Sheila Jacobs jokingly calls the group “Climate-teers” because its members are like superheroes working behind the scenes to heal the planet.
By Renee Macalino Rutledge
Published: May 8, 2019 in the Alameda Magazine
When people think of global warming or climate change, it is usually with some level of foreboding, a call to action to keep things from getting any worse. According to the Alameda Climate Restoration Circle, however, we can do much better than prevention. We can work to restore the climate and reverse environmental damage. We can visualize and bring about a vital planet for generations to come.
Launched Jan. 13, the circle is an offshoot of the Healthy Climate Alliance, a global organization with Silicon Valley roots that’s uniting research, planning, and action to remove carbon dioxide and restore Arctic ice.
The circle consists of about 30 members who meet weekly to organize events and galvanize the local community around the HCA’s core values. Cofounder Sheila Jacobs jokingly calls the group “Climate-teers” because members are like superheroes working behind the scenes to heal the planet. The Climate-teers main strength? Recruiting others to find and use their climate superpowers, too.
“We want everyone in Alameda to learn from this journey so that they, too, can get on board and discover that each one of us needs to jump in with all feet,” Jacobs said. “It really will only work if we all understand that it is time for all hands on deck.”
Having been a marriage and family therapist for 30 years, Jacobs is quick to underscore that she’s not a climate scientist, yet there’s a place for her and residents of every background and interest to join the cause.
In February, Jacobs worked with school staff, parent volunteers, students, and local businesses to complete the circle’s first project — Valentine for Mother Earth — a single message for the planet made of multiple individual valentines, symbolizing unity over division. The works were displayed at Julie’s on Park Street.
“Talking about ‘climate’ leads to politics,” Jacobs said, “but if you talk about ‘Mother Earth,’ you get connection and how we are all related. You have to inspire people to do something.”
Circle member Damian Mason is no stranger to environmental activism and was an active part of the push for the Climate Emergency Declaration
“I’m excited about this new declaration goal post and text as a call to action,” Mason said. “I see us shifting from a moderate-greenhouse-gas-reduction-business-as-usual mindset to a-game-on-let’s-reverse-global-warming-now framework.”
Having captured the community’s interest in a few short months, the circle has impressed alliance executive director Erica Dodds, who hopes the initiatives Alameda supporters take on to restore a safe and healthy climate can serve as a role model for collective action in other cities in the Bay Area, statewide, and nationwide.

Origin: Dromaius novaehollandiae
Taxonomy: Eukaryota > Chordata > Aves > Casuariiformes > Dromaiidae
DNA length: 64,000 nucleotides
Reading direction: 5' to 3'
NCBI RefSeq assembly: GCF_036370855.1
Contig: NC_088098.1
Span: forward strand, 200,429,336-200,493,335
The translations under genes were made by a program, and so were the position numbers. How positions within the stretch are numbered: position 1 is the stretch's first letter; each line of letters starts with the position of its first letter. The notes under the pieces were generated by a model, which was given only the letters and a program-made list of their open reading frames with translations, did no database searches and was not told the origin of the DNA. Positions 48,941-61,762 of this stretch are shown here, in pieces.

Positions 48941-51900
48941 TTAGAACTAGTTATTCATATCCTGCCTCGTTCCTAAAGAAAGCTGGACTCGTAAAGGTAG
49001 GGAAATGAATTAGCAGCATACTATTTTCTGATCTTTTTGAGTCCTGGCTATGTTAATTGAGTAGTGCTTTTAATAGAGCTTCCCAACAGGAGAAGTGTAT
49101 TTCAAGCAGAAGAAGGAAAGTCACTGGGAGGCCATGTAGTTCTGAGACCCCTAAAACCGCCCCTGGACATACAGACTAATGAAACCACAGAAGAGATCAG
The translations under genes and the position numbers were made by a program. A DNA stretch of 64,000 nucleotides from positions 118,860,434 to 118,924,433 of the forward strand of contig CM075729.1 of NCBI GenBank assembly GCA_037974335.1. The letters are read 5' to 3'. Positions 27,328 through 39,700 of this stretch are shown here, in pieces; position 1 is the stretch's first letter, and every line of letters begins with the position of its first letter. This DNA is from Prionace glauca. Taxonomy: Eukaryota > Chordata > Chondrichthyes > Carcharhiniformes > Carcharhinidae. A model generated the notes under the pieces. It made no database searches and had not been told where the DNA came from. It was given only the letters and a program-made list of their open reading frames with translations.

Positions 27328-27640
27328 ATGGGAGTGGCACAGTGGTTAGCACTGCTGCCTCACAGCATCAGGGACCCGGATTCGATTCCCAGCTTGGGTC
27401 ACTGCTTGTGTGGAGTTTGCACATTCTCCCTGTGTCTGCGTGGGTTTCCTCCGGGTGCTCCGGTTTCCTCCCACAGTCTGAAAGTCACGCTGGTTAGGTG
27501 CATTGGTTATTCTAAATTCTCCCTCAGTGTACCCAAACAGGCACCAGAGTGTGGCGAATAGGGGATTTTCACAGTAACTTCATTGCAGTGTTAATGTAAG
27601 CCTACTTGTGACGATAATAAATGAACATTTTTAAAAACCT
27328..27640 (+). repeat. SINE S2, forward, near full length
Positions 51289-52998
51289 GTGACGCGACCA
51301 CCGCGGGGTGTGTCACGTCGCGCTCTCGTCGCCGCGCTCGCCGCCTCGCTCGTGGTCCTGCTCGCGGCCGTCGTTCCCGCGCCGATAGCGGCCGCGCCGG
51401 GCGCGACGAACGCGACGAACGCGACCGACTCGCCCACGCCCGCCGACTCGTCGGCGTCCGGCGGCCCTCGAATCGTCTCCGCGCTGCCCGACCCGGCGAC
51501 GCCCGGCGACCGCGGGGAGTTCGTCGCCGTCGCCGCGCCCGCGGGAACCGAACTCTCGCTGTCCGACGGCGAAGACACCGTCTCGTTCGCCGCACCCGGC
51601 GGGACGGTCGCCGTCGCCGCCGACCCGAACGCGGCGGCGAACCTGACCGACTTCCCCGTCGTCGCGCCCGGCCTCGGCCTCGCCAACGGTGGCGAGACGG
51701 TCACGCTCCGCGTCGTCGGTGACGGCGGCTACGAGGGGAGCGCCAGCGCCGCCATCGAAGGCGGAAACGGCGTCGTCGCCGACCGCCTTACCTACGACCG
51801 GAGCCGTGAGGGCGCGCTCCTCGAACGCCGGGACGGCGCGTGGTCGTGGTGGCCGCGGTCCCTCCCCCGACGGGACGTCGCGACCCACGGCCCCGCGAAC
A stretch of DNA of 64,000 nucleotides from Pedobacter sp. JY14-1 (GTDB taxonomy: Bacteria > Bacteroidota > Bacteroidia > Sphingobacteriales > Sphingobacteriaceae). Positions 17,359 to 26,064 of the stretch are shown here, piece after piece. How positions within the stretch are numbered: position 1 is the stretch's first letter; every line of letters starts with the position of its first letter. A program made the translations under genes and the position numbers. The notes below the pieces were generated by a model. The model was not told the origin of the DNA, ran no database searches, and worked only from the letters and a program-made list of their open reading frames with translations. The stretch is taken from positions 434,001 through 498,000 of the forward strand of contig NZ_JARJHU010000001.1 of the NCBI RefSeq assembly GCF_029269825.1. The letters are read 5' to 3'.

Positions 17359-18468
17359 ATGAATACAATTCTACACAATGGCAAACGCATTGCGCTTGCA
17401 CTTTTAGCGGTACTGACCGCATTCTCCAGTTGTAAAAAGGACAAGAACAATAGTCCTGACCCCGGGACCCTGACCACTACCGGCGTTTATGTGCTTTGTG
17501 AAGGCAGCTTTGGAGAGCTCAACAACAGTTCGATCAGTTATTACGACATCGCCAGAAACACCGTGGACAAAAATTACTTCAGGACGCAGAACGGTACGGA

“The circle is skillfully reminding the community that we are connected to the natural world around us, and that our love for our planet should drive our climate action. They have created beautiful videos, launched heartwarming social media campaigns, hosted informational gatherings, and planned major events,” Dodds said. “As a non-Alamedan, I’ve been really impressed by the warm reception the Alameda Climate Restoration Circle has gotten … It’s refreshing to see how enthusiastic the Alameda community is to support this home-grown effort.”
In addition to hosting a Mother Earth Festival on May 11, the circle is planning a CoLab (short for collaboration) Event to bring Bay Area businesses with climate science projects together to coordinate Bay Area efforts. It is also partnering with Alameda schools and libraries to promote a “climate restoration mindset” and establish a climate center in Alameda that can provide hands-on education and host projects.
Circle cofounder and program strategist Kerry Hughes said opening the climate center will help mobilize ordinary citizens to begin their own climate restoration projects.
“We are not all climate engineers and scientists, but we all have skills to bring, and when working together, we are a radical message of hope,” Hughes said.
In addition to Alameda, Dodds said the alliance hopes to establish local partners in communities around the globe to bring relevant players in various sectors, including the government and corporations, to work together on restoring the climate.
On a local level, climate comes with more specific issues, with every city facing its own needs and risks. Alameda, for example, is surrounded by water and largely built on landfill.
As a climate economist and senior VP of Forever Redwood, which is restoring clear-cut redwood forest in Sonoma County, circle cofounder Warren Linney said Alameda, being only about 10 feet above sea level, is one of the most at-risk cities in the Bay Area for major flooding, with no hills to retreat to.
“I had to buy FEMA flood insurance for my home near Alameda Point this year,” Linney said. “Our group is telling Alamedans of the risk and also that being leaders in climate restoration can save our isle.”
In March, Linney visited an ocean group in Koh Pha-ngnan, Thailand, to observe its work restoring a coral reef through replanting heat-resistant corals. According to Linney, on that island, another 2 or 3 degrees of ocean warming will result in most of the coral reef becoming bleached. “I think the lesson is that we need to find out what are good solutions Alameda can implement that also help reverse climate change,” he said. “We can be active restoring oysters on the island and help re-grow the kelp off the California ocean.”